Citizen journalism Web site truthDrive calls Swami Nithyananda "a victim of Indian social system." The idea that Indian leaders lead hidden romantic lives may not be widely documented, but it's certainly prevalent in India. Even in lesser camera-phoned times, Indian spiritual leaders faced similar, vaguely confirmed scandals like the accusation of the famed Puttaparthi Sai Baba and Swami Rama, one of the first pioneers of yoga in the West. Rama, accused of sexual abuse by some of his female students, garnered unsavory attention in Yoga Journal. The implications were never proven true, and some media apologized, but the cautionary tale remained. Spiritual musician and sitar prodigy Ravi Shankar, though not an ascetic, was berated for his affairs with his students and fans.
In the truthDrive article, the author posits that the public endorsement of Nithyananda as a perfect guru—an articulate, realized, and charismatic leader—led to the swami's climb to fame and eventual downfall. "Many politicians manage very well in maintaining their secrets," the article reads. "However it is [evident] now that Nithyananda did not master this technique well enough and has taken this sudden and steep fall."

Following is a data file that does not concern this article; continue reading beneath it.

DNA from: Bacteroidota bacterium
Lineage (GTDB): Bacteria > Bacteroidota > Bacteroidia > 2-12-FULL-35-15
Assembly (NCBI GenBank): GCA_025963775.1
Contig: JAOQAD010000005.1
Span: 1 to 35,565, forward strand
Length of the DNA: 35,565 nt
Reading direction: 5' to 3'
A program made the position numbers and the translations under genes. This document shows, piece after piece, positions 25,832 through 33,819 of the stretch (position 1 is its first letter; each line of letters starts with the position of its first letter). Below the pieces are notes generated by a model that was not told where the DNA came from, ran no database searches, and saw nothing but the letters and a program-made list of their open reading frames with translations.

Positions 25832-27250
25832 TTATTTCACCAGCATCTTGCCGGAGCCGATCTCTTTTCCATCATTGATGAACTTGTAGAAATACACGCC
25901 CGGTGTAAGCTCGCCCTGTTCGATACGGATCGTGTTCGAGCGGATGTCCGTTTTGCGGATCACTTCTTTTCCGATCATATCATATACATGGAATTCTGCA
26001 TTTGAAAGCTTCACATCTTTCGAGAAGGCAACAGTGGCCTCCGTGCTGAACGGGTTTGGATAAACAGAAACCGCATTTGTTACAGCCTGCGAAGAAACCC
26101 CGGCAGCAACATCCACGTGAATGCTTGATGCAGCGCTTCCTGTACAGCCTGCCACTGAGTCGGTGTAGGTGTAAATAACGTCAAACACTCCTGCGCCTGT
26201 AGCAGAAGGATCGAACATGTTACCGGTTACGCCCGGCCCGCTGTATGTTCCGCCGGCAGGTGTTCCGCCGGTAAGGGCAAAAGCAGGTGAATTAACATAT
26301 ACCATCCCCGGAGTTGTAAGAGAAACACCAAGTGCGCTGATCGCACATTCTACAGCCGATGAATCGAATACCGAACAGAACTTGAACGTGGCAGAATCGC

What will become of the Dhyanapeetam ashram remains unclear. For now, Indian media will continue to deliver piecemeal speculation of the public sentiments and court trials. Unless, as Nithyananda says in his video statement: "If required, I will return and talk about all that had happened as an independent witness to my conduct, with a clean heart and pure soul, but also in a less prejudiced atmosphere."
As the last month of news foretells, decisions concerning the swami will unravel with plenty of drama and not a few complications. Time will reveal if a hidden camera will launch Nithyananda into post-scandal stardom, or bury his spiritual icon status in hopes of making room for a new realized soul.
Correction, April 5, 2010: This article originally misspelled Jim Bakker's last name. (Return to the corrected sentence.)